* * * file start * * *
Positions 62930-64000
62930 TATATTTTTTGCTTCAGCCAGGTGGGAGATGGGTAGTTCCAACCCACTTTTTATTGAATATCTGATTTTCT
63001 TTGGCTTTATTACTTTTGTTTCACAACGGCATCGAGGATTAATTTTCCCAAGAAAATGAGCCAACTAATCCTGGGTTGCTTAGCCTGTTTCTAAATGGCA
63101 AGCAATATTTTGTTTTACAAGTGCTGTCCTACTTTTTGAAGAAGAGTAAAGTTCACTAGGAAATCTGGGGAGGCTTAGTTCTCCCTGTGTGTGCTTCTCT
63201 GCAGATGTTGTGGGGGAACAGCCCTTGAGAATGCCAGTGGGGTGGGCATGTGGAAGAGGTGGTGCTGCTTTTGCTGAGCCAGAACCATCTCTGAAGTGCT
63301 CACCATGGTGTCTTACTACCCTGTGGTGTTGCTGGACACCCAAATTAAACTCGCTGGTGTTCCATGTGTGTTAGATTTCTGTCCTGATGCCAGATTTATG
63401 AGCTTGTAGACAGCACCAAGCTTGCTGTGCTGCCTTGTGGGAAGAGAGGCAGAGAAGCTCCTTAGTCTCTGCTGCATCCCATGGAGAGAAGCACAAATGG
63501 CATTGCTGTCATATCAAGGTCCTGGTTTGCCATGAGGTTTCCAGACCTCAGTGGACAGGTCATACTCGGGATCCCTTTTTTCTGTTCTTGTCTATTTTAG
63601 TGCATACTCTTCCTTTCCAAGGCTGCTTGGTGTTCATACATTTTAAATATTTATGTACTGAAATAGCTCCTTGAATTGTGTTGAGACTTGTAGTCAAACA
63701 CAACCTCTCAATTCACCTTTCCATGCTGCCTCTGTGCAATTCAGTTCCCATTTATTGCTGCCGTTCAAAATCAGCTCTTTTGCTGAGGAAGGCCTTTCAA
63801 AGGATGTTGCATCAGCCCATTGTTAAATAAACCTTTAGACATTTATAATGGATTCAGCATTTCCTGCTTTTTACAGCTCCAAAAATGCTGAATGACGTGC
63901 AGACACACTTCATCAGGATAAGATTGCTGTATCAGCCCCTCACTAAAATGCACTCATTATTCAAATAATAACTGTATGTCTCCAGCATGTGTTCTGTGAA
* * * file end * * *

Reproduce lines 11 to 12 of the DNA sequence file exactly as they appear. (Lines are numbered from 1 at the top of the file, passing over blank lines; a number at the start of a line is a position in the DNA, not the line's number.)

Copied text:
63801 AGGATGTTGCATCAGCCCATTGTTAAATAAACCTTTAGACATTTATAATGGATTCAGCATTTCCTGCTTTTTACAGCTCCAAAAATGCTGAATGACGTGC
63901 AGACACACTTCATCAGGATAAGATTGCTGTATCAGCCCCTCACTAAAATGCACTCATTATTCAAATAATAACTGTATGTCTCCAGCATGTGTTCTGTGAA